Recall that the $q$-binomial coefficient $\big[\begin{smallmatrix}a\\b\end{smallmatrix}\big]$ is the Laurent polynomial in $q$ given by $$ \big[\begin{smallmatrix}a\\b\end{smallmatrix}\big]=\frac{[a]!}{[b]![a-b]!} $$ where $[n]!=[1][2][3]...[n]$, and $[i]=\tfrac{q^i-q^{-i}}{q-q^{-1}}=q^{i-1}+q^{i-3}+q^{i-5}+...+q^{-(i-1)}$.

Let $V_n$ be the $n$-dimensional irrep of $\mathfrak{sl}(2)$.

It is easy to check that there exists an isomorphism of $\mathfrak{sl}(2)$-representations $$ S^k V_{n+1} \cong \textstyle \bigwedge^k V_{n+k} $$ between the $k$-th symmetric power of $V_{n+1}$ and the $k$-th exterior power of $V_{n+k}$, as both have $\big[\begin{smallmatrix}n+k\\k\end{smallmatrix}\big]$ as their character

Proof: We exhibit a basis of weight vectors of $S^k V_{n+1}$, a basis of weight vectors of $\bigwedge^k V_{n+k}$, and a bijection between these bases which respects the weights. Let $x_0,\ldots, x_n$ be the standard basis of $V_{n+1}$, and let $y_1,\ldots y_{n+k}$ be the standard basis of $V_{n+k}$. Then $x_{i_1}{\cdot}\, x_{i_2} \cdot... \cdot x_{i_k}\mapsto y_{i_1+1}\wedge y_{i_2+2}\wedge...\wedge y_{i_k+k}$ is the desired bijection. $\square$

The problem with the above proof is that it only proves the existence of an isomorphism, without actually constructing one.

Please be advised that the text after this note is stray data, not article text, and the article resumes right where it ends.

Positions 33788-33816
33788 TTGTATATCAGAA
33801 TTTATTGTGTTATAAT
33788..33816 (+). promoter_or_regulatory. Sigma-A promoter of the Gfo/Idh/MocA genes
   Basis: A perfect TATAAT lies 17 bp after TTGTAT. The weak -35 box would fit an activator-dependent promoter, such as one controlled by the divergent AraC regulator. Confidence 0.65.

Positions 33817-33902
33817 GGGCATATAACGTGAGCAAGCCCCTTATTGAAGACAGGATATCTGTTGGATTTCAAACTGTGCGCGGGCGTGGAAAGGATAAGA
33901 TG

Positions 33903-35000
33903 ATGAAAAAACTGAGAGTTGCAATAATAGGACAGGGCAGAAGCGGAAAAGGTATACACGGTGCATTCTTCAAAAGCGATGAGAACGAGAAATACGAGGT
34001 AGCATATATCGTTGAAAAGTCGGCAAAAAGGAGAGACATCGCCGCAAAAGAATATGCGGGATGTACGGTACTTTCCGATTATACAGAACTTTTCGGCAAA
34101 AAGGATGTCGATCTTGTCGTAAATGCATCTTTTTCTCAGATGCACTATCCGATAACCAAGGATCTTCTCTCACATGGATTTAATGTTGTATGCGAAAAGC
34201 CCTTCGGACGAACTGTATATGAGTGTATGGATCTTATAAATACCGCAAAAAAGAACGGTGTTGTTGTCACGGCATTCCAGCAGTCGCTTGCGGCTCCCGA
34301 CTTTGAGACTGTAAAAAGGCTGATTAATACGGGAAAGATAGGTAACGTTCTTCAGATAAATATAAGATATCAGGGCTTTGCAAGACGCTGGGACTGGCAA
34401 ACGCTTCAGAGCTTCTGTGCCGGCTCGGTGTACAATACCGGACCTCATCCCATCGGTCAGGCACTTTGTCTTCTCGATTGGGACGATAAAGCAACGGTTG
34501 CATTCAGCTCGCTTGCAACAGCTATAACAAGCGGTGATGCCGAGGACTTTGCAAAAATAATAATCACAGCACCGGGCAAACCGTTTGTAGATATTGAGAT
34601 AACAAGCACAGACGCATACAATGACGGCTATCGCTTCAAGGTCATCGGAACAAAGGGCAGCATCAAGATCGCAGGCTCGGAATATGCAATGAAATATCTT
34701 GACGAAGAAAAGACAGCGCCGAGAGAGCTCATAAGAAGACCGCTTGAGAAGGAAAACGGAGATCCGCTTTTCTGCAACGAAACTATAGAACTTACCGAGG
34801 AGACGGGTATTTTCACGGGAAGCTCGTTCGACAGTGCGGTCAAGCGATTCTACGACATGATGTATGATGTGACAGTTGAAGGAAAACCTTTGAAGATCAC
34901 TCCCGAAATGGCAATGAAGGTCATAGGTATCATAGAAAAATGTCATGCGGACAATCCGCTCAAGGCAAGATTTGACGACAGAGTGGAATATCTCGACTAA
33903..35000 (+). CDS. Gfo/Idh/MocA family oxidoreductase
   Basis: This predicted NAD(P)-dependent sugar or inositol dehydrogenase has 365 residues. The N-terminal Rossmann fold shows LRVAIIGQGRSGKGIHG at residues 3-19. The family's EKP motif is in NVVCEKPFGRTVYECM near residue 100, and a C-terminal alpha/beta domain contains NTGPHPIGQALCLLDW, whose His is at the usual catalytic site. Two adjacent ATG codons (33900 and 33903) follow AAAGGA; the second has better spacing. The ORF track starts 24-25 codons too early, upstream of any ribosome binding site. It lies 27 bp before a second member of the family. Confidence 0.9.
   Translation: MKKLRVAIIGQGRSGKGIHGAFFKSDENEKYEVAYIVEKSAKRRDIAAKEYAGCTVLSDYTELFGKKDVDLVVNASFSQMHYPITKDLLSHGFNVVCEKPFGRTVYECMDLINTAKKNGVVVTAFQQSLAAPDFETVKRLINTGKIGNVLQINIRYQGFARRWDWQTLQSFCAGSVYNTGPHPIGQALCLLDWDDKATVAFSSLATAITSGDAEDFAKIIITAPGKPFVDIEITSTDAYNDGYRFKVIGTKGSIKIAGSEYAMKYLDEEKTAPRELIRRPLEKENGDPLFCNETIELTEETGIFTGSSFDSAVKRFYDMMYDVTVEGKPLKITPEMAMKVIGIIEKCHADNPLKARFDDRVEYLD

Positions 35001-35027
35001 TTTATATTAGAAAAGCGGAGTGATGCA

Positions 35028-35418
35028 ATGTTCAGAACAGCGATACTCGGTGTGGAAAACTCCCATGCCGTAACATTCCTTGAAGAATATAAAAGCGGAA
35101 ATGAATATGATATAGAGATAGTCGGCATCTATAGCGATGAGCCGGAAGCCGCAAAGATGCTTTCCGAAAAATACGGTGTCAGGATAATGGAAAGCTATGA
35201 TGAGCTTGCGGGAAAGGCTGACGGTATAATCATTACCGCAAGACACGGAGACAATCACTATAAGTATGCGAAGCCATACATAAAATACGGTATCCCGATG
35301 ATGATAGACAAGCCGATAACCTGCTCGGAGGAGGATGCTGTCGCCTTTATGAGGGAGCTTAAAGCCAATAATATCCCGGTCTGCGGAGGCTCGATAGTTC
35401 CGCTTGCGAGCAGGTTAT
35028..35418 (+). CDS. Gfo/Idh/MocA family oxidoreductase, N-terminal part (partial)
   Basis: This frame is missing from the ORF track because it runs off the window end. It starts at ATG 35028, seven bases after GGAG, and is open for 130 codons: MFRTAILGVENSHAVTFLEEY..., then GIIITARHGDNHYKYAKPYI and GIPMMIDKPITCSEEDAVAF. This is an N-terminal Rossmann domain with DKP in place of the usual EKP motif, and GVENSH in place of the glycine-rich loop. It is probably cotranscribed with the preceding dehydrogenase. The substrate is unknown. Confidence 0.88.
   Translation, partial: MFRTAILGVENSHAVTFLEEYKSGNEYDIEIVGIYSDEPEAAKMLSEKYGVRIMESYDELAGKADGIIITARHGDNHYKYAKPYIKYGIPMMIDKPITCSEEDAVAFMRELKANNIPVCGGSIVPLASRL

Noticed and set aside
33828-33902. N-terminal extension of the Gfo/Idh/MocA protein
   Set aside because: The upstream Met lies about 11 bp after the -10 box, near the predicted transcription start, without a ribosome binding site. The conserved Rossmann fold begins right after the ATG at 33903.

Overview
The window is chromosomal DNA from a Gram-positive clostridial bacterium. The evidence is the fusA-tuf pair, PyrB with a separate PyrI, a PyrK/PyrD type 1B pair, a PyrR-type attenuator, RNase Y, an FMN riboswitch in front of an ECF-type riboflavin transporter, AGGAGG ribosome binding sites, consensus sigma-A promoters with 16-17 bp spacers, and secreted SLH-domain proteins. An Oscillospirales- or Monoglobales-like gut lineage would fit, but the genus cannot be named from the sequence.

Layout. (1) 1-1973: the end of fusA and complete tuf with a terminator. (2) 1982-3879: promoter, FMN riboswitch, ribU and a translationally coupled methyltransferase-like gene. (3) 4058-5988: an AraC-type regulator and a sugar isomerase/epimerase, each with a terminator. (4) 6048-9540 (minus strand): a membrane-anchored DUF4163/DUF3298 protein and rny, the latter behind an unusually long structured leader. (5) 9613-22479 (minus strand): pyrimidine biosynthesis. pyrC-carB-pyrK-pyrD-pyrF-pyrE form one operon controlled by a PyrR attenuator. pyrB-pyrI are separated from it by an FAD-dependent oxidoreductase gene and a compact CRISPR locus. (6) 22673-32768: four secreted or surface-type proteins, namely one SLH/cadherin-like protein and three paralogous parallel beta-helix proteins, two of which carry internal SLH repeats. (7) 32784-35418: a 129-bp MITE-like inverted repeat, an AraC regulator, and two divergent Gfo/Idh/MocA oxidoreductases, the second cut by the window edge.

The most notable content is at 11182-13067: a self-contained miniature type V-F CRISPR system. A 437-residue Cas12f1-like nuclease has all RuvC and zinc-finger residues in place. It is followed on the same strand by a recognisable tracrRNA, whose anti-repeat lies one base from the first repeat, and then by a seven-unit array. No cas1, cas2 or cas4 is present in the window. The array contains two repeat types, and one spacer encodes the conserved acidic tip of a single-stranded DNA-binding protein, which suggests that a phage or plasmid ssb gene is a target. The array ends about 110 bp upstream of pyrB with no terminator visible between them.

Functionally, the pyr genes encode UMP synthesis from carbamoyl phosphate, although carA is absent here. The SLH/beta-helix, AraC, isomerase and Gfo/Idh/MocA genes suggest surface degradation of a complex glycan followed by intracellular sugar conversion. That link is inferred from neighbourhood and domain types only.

Question: It there a natural isomorphism of $\mathfrak{sl}(2)$-representations $S^k V_{n+1} \cong \textstyle \bigwedge^k V_{n+k}$ that one can write?


1 Answer 1


Yes there is. In my article with Chipalkatti "On the Wronskian combinants of binary forms" in J. Pure Appl. Algebra, we gave an explicit construction in Section 2.5. We called it the Wronskian isomorphism because when followed (on the sym-sym side) by complete symetrization, we get the usual Wronskian (in homogenized form). Now, I'm sure the map was known a long time before. The earliest reference I found is the Thesis by Cyparissos Stephanos from 1884. Essentially, the map is nothing more than dividing by the Vandermonde in order to turn antisymmetric functions into symmetric ones, a kind of Boson-Fermion correspondence.

You might be interested in a new development about this map regarding characteristic $p$. See the article "Koszul modules and Green’s conjecture" by Aprodu et al., Sec 3.4.


Your Answer

By clicking “Post Your Answer”, you agree to our terms of service and acknowledge that you have read and understand our privacy policy and code of conduct.

Not the answer you're looking for? Browse other questions tagged or ask your own question.